They call themselves Demonlow Studios.

They are young artists and entrepreneurs who came together to bring music to Staten Island.

"There's not really a studio we can rely on to go do our thing,” said co-founder Dennis Richardson. “In terms of the community, it's really for them to have a place that they feel comfortable to have a place to express themselves through music, through art.”

What You Need To Know

  • Demonlow Studios is a group of young artists and entrepreneurs

  • A founder, Jahade Chancey, was shot and killed at the studio on Van Duzer Street

  • The group wants to open a new studio and inspire others

"Family vibe, just all one with a little bit of rage in it you feel me? Demonlow is for the people” said co-founder Sonny D’usse. 

To this group, music and community go together. In the summer, they helped organize a Black Lives Matter rally on Hylan Boulevard that brought out over 10,000 people. And they put together a toy drive during the holidays.

“We felt really good that we were able to motivate and help people come out and support and share a voice,” said Richardson.

Richardson said it’s all about being a positive influence on the community.

"Where we come from there's not a lot of positive motivation. Us being able to show people that can connect to us that we're giving them a chance to see they can do things differently,” Richardson explained.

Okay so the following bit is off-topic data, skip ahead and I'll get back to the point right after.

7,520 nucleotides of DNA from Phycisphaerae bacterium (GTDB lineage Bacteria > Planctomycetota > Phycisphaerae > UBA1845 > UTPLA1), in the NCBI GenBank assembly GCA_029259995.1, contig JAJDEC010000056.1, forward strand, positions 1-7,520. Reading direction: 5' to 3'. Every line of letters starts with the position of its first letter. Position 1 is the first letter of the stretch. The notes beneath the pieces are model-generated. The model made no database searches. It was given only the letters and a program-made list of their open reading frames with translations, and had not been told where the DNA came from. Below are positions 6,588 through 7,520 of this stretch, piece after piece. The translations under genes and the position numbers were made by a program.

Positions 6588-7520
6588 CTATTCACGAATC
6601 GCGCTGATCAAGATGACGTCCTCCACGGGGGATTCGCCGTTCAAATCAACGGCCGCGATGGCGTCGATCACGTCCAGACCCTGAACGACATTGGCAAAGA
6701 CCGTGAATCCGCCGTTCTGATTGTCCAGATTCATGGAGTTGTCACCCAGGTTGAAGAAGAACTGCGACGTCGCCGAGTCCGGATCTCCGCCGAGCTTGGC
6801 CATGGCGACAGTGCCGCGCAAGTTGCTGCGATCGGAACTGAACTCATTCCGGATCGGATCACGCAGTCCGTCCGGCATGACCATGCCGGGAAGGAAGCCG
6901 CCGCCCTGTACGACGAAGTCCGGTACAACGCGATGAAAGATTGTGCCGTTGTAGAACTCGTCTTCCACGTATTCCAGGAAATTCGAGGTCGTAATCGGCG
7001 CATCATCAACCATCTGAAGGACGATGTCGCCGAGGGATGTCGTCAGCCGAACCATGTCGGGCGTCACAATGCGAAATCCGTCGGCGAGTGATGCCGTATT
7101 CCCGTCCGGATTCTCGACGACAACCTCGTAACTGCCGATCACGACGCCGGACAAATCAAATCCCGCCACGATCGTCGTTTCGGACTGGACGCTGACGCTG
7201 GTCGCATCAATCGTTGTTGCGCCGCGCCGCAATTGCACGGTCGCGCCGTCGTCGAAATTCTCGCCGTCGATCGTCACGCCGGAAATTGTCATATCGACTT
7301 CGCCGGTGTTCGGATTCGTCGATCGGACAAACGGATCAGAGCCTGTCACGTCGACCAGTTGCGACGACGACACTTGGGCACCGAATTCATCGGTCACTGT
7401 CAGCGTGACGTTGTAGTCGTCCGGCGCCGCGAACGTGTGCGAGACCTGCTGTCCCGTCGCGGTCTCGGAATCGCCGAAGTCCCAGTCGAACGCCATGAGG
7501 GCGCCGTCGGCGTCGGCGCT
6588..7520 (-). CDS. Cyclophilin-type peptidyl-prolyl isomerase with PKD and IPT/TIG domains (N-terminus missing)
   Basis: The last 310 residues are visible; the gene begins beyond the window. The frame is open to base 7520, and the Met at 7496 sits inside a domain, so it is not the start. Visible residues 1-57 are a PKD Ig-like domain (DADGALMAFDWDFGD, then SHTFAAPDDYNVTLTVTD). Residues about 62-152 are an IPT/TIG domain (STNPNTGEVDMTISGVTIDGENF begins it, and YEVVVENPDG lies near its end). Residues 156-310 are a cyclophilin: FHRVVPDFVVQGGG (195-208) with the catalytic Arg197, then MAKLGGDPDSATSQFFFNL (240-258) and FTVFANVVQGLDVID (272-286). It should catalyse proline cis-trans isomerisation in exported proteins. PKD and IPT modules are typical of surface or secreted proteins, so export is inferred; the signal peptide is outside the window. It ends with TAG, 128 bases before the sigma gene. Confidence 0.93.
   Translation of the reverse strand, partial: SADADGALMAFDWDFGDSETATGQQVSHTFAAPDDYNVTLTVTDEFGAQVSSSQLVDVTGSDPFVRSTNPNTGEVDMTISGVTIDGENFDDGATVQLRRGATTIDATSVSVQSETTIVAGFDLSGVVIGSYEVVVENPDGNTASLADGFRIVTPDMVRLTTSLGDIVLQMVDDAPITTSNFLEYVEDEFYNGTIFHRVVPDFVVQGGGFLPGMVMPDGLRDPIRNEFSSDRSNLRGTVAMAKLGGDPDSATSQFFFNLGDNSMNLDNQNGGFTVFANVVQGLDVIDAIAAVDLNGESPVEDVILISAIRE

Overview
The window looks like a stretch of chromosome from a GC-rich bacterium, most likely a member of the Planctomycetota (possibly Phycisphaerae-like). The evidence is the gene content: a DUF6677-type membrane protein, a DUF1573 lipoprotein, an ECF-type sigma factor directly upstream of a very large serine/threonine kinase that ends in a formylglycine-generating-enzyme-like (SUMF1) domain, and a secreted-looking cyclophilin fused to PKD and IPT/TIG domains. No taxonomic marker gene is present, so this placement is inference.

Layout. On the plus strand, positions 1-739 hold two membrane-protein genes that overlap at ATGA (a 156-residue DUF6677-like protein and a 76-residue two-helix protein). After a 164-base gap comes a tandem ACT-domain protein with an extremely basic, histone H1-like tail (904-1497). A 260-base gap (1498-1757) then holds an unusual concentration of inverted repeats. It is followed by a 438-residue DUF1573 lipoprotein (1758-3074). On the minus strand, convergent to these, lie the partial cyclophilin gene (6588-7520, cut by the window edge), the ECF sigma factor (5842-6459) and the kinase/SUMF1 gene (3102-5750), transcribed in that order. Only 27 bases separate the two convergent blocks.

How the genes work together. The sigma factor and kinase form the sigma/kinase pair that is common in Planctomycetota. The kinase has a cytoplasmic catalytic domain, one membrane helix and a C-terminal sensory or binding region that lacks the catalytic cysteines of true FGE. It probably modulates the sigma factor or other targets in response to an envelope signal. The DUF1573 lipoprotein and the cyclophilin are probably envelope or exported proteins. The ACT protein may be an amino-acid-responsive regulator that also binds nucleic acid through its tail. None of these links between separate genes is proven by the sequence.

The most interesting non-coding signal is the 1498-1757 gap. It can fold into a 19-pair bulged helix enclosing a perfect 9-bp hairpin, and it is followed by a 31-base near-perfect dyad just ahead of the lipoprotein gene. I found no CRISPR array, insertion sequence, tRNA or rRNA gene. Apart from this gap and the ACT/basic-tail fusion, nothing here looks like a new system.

That became even more important when a member of their Demonlow family was shot and killed at the studio on Van Duzer Street.

In January, Richardson and others were together at the studio when an unidentified gunman entered and killed 23-year-old Jahade Chancey.

"That day, January 16, went from an ordinary day to one of the worst days of our lives,” said Richardson. 

Jahade’s family and friends called him "panda."

"What the animal symbols, it all makes sense, a loving creature, one of a kind. It fits him well,” said Richardson. 

Jahade’s mother, Lashon Stockton said it is still too hard for her to speak about her son. She sent NY1 a letter saying, “Jahade would help the elderly, volunteer for youth programs, everything to support individuals. My son loved entertaining. His heart and soul was good."

An investigation into Jahade's death is underway. There have been no arrests and the studio has been closed ever since. It was hard for members to be there. For now, they work out of their homes and plan to open another location soon.

"After something so tragic we can still keep going, we can still try to push forward and do more things. It may give people a lot of inspiration by opening a studio. If we could just help a few kids, maybe change their perspective on how they’re living, how they’re moving, we’ll take that” said Richardson.

Richardson and the rest of Demonlow say they vow to make the studio a success in honor of their friend.